Global markets slump as US jobs report does little to temper rate hike and recession fears

With the labour market remaining strong, and inflation continuing to rise, it all but guarantees another rate hike in the Fed's next meeting in November

Traders are seen on the floor of the New York Stock Exchange. Investors are pondering their next moves as the US Federal Reserve is poised to once again raise interest rates in November. AFP
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Global stock markets slumped on Friday as investors worried about almost certain additional interest rate hikes from the US Federal Reserve following a US jobs report that showed gains and the nagging threat of a recession.

Non-farm payrolls rose by 263,000 jobs in September, the Labour Department reported on Friday, which was slightly higher than a 250,000 estimate. The unemployment rate dropped to 3.5 per cent, below a projection of 3.7 per cent.

The good news in jobs, modest as the gains were, is considered bad news for investors.

With the US labour market maintaining its strength, and inflation still continuing to rise, it all but guarantees another rate hike in the Fed's next meeting in November, with analysts expecting another 75 basis point increase.

The US central bank appears ready to sacrifice short-term gains for longer-term growth: it has vowed to keep raising interest rates aggressively until soaring inflation, which is at a four-decade high, is brought down — even if it means plunging the economy into a recession.

While President Joe Biden touted the economy's resilience following the jobs report, Fed chairman Jerome Powell had already said that the central bank was hoping for labour conditions that would eventually temper inflation and wage growth.

Investors had hoped that a weaker jobs report would have been a signal of a slowing economy, which would have made the Fed reconsider its rate hike moves.

Wall Street fell sharply. The Dow Jones Industrial Average slid 2.1 per cent, the S&P 500 declined 2.8 and the tech-heavy Nasdaq Composite shed 3.8 per cent.

"Looking at the non-farm payrolls number and overall US labour market, the question that comes to mind is if this is a type of recession that doesn’t bite," said Naeem Aslam, chief market analyst of AvaTrade.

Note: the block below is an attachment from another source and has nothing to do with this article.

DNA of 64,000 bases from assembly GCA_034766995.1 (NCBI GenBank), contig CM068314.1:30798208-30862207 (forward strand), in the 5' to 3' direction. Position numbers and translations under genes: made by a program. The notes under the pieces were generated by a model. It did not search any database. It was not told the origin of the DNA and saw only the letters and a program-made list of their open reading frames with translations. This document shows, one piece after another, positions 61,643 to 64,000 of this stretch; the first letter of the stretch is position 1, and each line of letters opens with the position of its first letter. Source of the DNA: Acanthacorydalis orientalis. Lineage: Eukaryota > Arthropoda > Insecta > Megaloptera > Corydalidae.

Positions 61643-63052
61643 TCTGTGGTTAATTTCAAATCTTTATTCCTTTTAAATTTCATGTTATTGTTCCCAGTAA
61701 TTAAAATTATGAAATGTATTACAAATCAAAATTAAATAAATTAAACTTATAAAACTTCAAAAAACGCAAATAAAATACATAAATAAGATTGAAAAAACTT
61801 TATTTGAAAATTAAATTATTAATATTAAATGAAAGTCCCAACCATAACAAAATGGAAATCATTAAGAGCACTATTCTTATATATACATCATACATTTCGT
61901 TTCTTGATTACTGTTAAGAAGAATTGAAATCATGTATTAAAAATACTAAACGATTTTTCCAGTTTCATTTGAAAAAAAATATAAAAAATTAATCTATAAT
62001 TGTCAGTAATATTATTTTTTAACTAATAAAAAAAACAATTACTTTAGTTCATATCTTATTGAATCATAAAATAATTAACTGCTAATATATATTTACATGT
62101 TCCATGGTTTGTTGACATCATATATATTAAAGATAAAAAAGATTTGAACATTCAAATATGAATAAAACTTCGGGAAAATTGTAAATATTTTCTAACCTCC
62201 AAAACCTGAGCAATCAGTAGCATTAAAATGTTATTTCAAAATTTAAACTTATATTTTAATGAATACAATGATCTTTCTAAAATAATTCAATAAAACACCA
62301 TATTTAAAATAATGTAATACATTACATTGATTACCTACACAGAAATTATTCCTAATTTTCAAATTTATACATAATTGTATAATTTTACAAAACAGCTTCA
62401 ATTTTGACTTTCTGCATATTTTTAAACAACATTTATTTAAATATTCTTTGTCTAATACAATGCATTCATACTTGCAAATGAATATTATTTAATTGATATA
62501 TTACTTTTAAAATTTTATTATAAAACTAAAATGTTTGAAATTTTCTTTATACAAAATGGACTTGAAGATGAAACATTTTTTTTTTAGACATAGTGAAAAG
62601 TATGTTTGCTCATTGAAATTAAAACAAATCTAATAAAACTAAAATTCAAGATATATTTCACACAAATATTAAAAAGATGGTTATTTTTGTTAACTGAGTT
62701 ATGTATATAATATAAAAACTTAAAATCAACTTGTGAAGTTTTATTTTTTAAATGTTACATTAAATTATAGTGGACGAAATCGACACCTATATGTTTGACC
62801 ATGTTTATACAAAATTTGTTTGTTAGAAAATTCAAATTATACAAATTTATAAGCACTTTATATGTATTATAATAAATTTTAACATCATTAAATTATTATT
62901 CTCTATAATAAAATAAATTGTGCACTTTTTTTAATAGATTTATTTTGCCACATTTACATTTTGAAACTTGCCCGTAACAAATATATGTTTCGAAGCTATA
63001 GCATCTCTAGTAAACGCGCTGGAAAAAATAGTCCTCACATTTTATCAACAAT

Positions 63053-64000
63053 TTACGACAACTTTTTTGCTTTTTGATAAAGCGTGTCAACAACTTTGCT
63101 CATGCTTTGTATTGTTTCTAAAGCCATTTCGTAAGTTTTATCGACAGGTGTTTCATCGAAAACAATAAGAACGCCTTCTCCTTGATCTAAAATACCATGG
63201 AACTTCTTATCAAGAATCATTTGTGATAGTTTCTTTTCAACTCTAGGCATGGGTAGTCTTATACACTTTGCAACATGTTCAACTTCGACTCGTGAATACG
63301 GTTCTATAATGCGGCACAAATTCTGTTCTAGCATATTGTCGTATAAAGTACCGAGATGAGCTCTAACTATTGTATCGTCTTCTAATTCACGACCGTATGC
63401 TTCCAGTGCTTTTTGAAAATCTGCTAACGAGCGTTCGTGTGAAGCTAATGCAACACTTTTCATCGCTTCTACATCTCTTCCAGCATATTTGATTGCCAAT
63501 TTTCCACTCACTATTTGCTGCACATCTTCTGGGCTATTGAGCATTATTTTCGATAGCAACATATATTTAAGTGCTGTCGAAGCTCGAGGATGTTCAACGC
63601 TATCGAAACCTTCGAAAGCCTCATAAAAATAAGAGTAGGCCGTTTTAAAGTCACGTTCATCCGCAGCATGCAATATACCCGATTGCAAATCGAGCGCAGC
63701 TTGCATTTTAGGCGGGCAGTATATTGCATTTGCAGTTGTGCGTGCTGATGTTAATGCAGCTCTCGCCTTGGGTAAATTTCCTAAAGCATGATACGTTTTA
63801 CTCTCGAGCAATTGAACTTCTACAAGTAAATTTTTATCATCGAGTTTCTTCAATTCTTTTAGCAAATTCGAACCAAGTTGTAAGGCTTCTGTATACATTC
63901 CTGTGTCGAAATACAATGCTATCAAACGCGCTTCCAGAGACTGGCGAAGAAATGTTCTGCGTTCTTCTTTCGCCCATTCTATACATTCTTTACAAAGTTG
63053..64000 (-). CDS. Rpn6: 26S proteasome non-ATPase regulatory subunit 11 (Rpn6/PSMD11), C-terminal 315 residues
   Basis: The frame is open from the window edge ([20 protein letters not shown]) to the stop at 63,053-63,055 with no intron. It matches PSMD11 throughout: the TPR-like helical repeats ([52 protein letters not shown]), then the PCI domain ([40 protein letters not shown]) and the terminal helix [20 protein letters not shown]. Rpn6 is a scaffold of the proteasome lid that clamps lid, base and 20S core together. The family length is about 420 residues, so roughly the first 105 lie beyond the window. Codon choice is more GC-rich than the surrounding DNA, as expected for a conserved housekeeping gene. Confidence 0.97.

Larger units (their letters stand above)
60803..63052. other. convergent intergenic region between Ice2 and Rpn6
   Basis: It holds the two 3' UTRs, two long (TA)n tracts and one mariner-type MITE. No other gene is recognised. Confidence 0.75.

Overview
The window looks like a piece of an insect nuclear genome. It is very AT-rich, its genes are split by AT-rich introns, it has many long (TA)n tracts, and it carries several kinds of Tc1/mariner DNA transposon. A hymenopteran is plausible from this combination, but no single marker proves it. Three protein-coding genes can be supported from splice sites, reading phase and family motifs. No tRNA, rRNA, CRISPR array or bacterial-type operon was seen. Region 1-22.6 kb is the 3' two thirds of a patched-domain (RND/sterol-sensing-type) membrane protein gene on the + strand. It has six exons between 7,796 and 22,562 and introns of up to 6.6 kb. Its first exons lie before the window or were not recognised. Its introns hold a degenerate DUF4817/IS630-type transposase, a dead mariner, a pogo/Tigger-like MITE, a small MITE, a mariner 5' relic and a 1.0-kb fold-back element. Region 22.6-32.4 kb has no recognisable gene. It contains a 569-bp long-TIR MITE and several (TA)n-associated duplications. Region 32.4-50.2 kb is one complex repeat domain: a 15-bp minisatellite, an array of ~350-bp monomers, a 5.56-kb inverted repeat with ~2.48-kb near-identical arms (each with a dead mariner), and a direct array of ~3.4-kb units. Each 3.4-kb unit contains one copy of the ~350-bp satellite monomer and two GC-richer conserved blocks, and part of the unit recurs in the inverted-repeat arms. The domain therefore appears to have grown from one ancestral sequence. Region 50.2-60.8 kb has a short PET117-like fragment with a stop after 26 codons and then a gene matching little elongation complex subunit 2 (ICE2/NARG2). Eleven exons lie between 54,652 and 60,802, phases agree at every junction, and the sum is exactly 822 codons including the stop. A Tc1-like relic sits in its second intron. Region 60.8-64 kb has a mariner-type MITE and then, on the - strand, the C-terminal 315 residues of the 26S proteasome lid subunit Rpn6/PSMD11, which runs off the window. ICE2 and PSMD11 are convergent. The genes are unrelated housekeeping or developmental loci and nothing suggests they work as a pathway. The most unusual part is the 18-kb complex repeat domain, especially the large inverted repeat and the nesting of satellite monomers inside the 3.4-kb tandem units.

"For market players, the current data means that the Fed has pretty much a free hand to hike rates and they know that the Fed can tolerate a recession but not high inflation numbers, and this means more aggressive rate hikes."

In Europe, London's FTSE 100 inched down 0.1 per cent, Frankfurt's DAX declined 1.6 per cent and Paris's CAC 40 dropped 1.2 per cent at the close.

Earlier in Asia, Tokyo's Nikkei 225 closed down 0.7 per cent and Hong Kong's Hang Seng Index lost 1.5 per cent. Shanghai was closed for a holiday.

Analysts and investors will turn their attention next to the US consumer price index report next week, which will provide new details on the persisting problem of inflation.

“The Fed will be keeping a close eye on non-farm payrolls over the coming months, monitoring the slowdown in job growth to calibrate their strategy of stemming the record-levels of inflation," Srijan Katyal, global head of strategy and trading services at brokerage ADSS, said in a note.

"Investors and traders should look out for the Fed’s response and take a view as to whether any new rate hikes will tame inflation without pushing the US economy into recession.”

In commodities, oil prices posted their second weekly gain and highest in 5 weeks on Friday following the Opec+ alliance's agreement to reduce output by 2 million barrels per day, its biggest production cut since the start of the coronavirus pandemic.

Brent settled 3.71 per cent higher at $97.92 a barrel, while West Texas Intermediate closed up 4.74 per cent at $92.64 a barrel.

Gold prices, meanwhile, retreated on the back of a strengthening dollar. Spot prices of the precious metal, which is considered a safe haven and hedge against inflation, fell almost 1 per cent to $1,695.52 an ounce on Friday.

Updated: October 08, 2022, 9:49 AM
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